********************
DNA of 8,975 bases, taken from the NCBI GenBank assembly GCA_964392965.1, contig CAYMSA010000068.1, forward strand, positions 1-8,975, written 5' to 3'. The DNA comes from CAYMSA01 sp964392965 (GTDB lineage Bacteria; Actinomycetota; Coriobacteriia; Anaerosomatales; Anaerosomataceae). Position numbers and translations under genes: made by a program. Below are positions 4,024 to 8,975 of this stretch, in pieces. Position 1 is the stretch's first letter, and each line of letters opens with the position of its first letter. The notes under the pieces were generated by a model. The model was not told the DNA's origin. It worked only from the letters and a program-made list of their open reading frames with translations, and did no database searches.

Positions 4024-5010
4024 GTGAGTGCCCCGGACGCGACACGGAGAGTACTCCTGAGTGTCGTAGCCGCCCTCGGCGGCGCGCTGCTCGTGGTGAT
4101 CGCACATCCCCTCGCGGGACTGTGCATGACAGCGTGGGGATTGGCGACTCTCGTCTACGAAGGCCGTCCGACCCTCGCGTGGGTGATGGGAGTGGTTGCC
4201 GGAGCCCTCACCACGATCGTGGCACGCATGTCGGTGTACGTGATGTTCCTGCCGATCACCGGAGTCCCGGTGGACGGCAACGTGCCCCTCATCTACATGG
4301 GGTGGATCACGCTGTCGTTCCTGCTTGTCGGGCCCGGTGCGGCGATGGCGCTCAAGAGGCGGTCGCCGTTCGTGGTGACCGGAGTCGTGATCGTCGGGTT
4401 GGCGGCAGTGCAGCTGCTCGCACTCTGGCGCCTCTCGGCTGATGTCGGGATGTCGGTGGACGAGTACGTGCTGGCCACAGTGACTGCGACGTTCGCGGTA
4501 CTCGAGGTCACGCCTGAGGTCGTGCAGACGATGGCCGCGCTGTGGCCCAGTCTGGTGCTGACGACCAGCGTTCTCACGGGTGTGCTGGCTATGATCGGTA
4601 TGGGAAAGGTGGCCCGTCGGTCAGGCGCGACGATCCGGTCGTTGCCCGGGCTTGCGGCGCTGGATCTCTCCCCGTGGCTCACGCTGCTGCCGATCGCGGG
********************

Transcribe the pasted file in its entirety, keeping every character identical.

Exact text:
DNA of 8,975 bases, taken from the NCBI GenBank assembly GCA_964392965.1, contig CAYMSA010000068.1, forward strand, positions 1-8,975, written 5' to 3'. The DNA comes from CAYMSA01 sp964392965 (GTDB lineage Bacteria; Actinomycetota; Coriobacteriia; Anaerosomatales; Anaerosomataceae). Position numbers and translations under genes: made by a program. Below are positions 4,024 to 8,975 of this stretch, in pieces. Position 1 is the stretch's first letter, and each line of letters opens with the position of its first letter. The notes under the pieces were generated by a model. The model was not told the DNA's origin. It worked only from the letters and a program-made list of their open reading frames with translations, and did no database searches.

Positions 4024-5010
4024 GTGAGTGCCCCGGACGCGACACGGAGAGTACTCCTGAGTGTCGTAGCCGCCCTCGGCGGCGCGCTGCTCGTGGTGAT
4101 CGCACATCCCCTCGCGGGACTGTGCATGACAGCGTGGGGATTGGCGACTCTCGTCTACGAAGGCCGTCCGACCCTCGCGTGGGTGATGGGAGTGGTTGCC
4201 GGAGCCCTCACCACGATCGTGGCACGCATGTCGGTGTACGTGATGTTCCTGCCGATCACCGGAGTCCCGGTGGACGGCAACGTGCCCCTCATCTACATGG
4301 GGTGGATCACGCTGTCGTTCCTGCTTGTCGGGCCCGGTGCGGCGATGGCGCTCAAGAGGCGGTCGCCGTTCGTGGTGACCGGAGTCGTGATCGTCGGGTT
4401 GGCGGCAGTGCAGCTGCTCGCACTCTGGCGCCTCTCGGCTGATGTCGGGATGTCGGTGGACGAGTACGTGCTGGCCACAGTGACTGCGACGTTCGCGGTA
4501 CTCGAGGTCACGCCTGAGGTCGTGCAGACGATGGCCGCGCTGTGGCCCAGTCTGGTGCTGACGACCAGCGTTCTCACGGGTGTGCTGGCTATGATCGGTA
4601 TGGGAAAGGTGGCCCGTCGGTCAGGCGCGACGATCCGGTCGTTGCCCGGGCTTGCGGCGCTGGATCTCTCCCCGTGGCTCACGCTGCTGCCGATCGCGGG